Why We Don’t Invest in Tobacco Companies

Cassandra Laymon, CFP®, MBA  When I first learned about Biblically Responsible Investing, it made sense to me that we would not invest in tobacco companies. But I didn’t really understand why we don’t invest in tobacco companies. I know smoking is harmful. There are many statistics the prove that sm

Cassandra Laymon, CFP®, MBA

 When I first learned about Biblically Responsible Investing, it made sense to me that we would not invest in tobacco companies. But I didn’t really understand why we don’t invest in tobacco companies. I know smoking is harmful. There are many statistics the prove that smoking tobacco is a cause of lung cancer and can take years off your life. That, in and of itself, was enough to convince me that we should not be investing in tobacco companies. But that is not the reason that we choose not to invest in these companies.

Before I go any further, it’s important that you understand what it means to be an owner of the company. When you invest in a company, you are doing so because you believe in what they do and you want them to do more of it. If the primary business activity is selling tobacco, you want to sell more and more cigarettes. How do you sell more cigarettes? Either you get a larger number of people to start smoking, or you get your current base of smokers to smoke even more. Because tobacco is such a highly addictive substance, it is very easy to get your current base of smokers to smoke more.

I have met plenty of good intentioned people who say, “I don’t mind investing in tobacco companies because people can freely choose whether to start smoking or not. I might as well profit from their poor decision-making.” Let me share with you a part of the story that you might not know. Over the last few decades the US laws against marketing cigarettes, particularly to underage consumers, have become more and more strict. What does this mean for the tobacco industry? It means that their current base of customers is shrinking. The real way to make money is to get their customers addicted as early as possible, so they can be a steady and profitable customer for life. These stricter smoking laws in America are preventing tobacco companies from getting teenagers addicted to cigarettes, which causes their revenues to shrink.

If you were the CEO of a tobacco company and you needed to make more money, what would you do? The obvious answer is to sell your products somewhere that does not have such strict laws. In the case of tobacco companies, they have targeted Third World countries such as Indonesia to heavily market their products. If you were charged with marketing this new initiative in a country that had no smoking restrictions, what would you do? You would devise a plan to get people addicted to cigarettes as early in life as possible, so they could become customers for life. And that is, in fact, what the tobacco companies have done. They target women and children in Third World countries by going to concerts and sporting events and giving out free cigarettes to children as young as seven and eight years in the hopes that they will become addicted.1 Brilliant marketing plan don’t you think?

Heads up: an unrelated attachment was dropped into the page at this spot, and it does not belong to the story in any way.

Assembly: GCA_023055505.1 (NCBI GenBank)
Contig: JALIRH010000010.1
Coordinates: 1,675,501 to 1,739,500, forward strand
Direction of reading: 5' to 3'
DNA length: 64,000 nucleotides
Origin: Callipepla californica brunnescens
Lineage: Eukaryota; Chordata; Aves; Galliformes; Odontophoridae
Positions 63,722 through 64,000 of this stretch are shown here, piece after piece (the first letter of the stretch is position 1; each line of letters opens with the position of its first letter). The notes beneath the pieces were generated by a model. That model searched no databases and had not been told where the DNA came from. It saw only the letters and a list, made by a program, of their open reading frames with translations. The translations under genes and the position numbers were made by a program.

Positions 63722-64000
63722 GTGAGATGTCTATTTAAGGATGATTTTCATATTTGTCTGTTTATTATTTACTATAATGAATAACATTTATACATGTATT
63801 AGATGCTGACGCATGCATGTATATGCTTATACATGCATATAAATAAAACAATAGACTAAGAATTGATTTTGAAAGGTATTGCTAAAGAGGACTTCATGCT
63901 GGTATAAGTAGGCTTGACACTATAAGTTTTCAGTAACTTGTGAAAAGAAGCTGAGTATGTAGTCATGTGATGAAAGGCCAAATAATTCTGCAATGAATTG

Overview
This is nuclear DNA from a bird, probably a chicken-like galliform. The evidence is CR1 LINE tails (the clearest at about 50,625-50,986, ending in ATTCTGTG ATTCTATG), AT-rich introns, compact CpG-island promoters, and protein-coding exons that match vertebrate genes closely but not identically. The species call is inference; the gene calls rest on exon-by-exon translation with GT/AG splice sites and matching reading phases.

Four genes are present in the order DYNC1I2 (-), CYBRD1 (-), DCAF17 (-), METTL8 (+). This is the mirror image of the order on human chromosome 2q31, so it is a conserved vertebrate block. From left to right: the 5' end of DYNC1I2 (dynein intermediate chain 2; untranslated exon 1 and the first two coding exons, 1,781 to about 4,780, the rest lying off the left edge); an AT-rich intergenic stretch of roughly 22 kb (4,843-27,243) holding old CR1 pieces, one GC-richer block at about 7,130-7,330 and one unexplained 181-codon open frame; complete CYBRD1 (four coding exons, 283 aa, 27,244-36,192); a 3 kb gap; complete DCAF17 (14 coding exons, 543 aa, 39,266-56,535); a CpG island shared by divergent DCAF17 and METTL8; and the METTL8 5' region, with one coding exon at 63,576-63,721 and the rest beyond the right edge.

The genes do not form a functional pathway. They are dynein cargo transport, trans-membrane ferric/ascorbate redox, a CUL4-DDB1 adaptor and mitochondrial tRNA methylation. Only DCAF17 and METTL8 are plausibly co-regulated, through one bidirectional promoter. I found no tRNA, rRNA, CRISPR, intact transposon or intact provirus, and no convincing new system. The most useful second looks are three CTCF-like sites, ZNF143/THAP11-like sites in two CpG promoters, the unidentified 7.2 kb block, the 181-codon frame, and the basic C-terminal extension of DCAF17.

If you are investing in tobacco companies, you have partnered with them in the hopes that they will get as many kids in third world countries addicted to cigarettes as possible. That’s how they and you are making money. You are, in essence, praying with your investment dollars that this tobacco company will be wildly successful with this strategy so the that the value of the company will grow, and you will share in that success. You are quite literally making money from this business practice that I would guess most people oppose.

Of course, there is the challenge that tobacco stocks generally perform well and therefore pay a handsome dividend. Can you be at peace knowing that you are making money from exploiting human addiction? Do you think this is how God would want us to steward the money he has given us? If this brief blog has made you think twice about your investments, I encourage you to take a close look at your portfolio or to talk to your financial advisor to find out if you are investing in tobacco companies and profiting from these unethical business tactics.

If you want to know more about the kinds of companies that you are investing in in your portfolio, don’t hesitate to contact us at info@beaconwealth.com and we would be happy to provide a complimentary screening report of your portfolio that lists all the business activities that you are currently investing in.

1 For a more in depth discussion of this issue, see “The Smoking Gun of Mutual Funds” on the Eventide Funds blog: http://www.eventidefunds.com/blog/the-smoking-gun-of-mutual-funds/

 

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